The Labor Market Consequences of Refugee Supply Shocks. George Borjas, September 2016, Paper, “The continuing inflow of hundreds of thousands of refugees into many European countries has ignited much political controversy and raised questions that require a fuller understanding of the determinants and consequences of refugee supply shocks. This paper revisits four historical refugee shocks to document their labor market impact. Specifically, we examine: The influx of Marielitos into Miami in 1980; the influx of French repatriates and Algerian nationals into France at the end of the Algerian Independence War in 1962; the influx of Jewish émigrés into Israel after the collapse of the Soviet Union in the early 1990s; and the exodus of refugees from the former Yugoslavia during the long series of Balkan wars between 1991 and 2001.Link

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Charter Schools and Labor Market Outcomes

Charter Schools and Labor Market Outcomes. Roland Fryer, August 2016, Paper, “We estimate the impact of charter schools on early-life labor market outcomes using administrative data from Texas. We find that, at the mean, charter schools have no impact on test scores and a negative impact on earnings. No Excuses charter schools increase test scores and four-year college enrollment, but have a small and statistically insignificant impact on earnings, while other types of charter schools decrease test scores, four-year college enrollment, and earnings. Moving to school-level estimates, we find that charter schools that decrease test scores also tend to decrease earnings, while charter schools that increase test scores have no discernible impact on earnings. In contrast, high school graduation effects are predictive of earnings effects throughout the distribution of school quality. The paper concludes with a speculative discussion of what might explain our set of facts.Link

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Does Productivity Still Determine Worker Compensation? Domestic and International Evidence

Does Productivity Still Determine Worker Compensation? Domestic and International Evidence. Robert Lawrence, 2016, Book Chapter. “The American dream is that each generation should live twice as well as the previous one, and this requires that incomes rise at an annual rate of around 2 percent per year. At this pace, incomes will double every 35 years. Between 1947 and 1970, average real compensation in the US increased at annual rate of 2.6 percent—a pace that was actually faster than required to achieve the dream. But since 1970, the average real compensation of US workers has grown at less than 1 percent per year, and at that pace it would take almost a lifetime to see incomes double.Link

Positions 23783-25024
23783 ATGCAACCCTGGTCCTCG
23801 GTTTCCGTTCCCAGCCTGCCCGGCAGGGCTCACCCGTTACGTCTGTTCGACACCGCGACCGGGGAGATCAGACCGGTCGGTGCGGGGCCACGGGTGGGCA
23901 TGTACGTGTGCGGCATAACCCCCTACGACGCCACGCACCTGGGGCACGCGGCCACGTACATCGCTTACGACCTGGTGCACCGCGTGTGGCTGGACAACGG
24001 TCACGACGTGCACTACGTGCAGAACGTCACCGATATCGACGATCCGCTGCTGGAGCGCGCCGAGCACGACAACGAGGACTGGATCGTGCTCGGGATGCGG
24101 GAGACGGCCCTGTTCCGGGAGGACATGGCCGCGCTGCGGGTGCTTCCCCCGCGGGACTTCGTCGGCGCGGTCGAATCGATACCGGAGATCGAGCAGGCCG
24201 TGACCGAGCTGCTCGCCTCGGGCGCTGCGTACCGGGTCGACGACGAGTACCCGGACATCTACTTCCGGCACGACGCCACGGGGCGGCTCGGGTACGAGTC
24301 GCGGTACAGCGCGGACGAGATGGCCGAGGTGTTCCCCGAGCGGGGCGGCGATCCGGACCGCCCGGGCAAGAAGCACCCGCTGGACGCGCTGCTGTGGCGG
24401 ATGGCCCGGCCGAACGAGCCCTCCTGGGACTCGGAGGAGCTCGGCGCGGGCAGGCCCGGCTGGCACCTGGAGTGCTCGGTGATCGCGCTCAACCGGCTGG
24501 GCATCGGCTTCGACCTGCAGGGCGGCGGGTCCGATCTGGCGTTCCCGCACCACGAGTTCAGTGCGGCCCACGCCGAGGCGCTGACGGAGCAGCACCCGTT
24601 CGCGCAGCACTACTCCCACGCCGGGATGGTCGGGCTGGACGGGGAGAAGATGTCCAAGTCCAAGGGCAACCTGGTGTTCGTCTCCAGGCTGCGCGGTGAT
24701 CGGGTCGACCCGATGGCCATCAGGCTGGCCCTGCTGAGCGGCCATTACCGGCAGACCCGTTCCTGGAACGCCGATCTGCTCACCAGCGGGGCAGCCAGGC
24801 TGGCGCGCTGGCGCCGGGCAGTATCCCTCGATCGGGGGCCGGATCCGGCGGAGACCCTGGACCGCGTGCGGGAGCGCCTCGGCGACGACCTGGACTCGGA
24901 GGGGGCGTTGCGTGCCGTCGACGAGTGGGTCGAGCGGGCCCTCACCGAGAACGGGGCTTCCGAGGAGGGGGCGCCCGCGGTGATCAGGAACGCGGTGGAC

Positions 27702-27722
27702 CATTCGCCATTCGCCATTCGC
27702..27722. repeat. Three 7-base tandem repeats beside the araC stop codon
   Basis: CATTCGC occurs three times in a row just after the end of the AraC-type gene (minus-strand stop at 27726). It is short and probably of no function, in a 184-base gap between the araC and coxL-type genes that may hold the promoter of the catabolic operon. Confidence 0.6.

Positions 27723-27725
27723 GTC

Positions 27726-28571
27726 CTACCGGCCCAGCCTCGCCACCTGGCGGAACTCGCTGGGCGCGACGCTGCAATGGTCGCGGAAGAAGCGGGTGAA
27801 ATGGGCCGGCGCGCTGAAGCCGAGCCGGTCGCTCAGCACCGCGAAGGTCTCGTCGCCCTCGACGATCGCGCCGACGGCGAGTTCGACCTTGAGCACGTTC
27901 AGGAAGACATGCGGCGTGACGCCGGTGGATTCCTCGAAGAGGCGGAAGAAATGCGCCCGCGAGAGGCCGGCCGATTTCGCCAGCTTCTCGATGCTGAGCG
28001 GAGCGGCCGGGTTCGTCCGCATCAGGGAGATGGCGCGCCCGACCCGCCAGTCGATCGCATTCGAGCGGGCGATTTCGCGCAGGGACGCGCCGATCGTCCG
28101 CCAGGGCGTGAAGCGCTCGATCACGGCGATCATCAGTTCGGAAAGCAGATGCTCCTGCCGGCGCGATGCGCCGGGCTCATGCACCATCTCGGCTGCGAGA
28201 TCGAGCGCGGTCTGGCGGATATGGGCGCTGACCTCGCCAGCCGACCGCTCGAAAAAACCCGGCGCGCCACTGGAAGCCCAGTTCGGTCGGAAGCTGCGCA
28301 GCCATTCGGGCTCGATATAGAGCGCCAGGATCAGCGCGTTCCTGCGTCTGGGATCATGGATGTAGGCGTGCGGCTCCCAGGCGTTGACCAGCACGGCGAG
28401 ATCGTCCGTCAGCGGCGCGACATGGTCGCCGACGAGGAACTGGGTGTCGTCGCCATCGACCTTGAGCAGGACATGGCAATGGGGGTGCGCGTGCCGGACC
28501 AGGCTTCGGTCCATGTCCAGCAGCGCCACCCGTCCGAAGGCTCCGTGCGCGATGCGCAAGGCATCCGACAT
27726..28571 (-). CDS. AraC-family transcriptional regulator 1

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Low-Skill Immigration

Low-Skill Immigration. George Borjas, 2016, Book Chapter. “Do low-skill immigrants harm the employment opportunities of low-skill native workers? And do low-skill immigrants “pay their way” in the welfare state, or are they a fiscal burden to native taxpayers? These questions regarding the consequences of low-skill immigration lie at the core of the contentious immigration debate in the United States today.Link

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Would Reducing the US Corporate Tax Rate Increase Employment in the United States?

Would Reducing the US Corporate Tax Rate Increase Employment in the United States? Martin Feldstein, 2016, Book Chapter. “Reducing the corporate tax rate and changing the rules for taxing the foreign earnings of US corporations would have many favorable effects, including an increase of employment in the United States.  First, a brief description of the current corporate tax arrangements. The federal government now imposes a statutory tax rate on corporate profits of 35 percent, the highest tax rate among all the industrial countries of the world. In addition, the individual states levy corporate tax rates that average 9 percent. Since that state tax is a deductible expense in calculating income subject to the federal corporate tax, the combined tax rate is approximately 40 percent.Link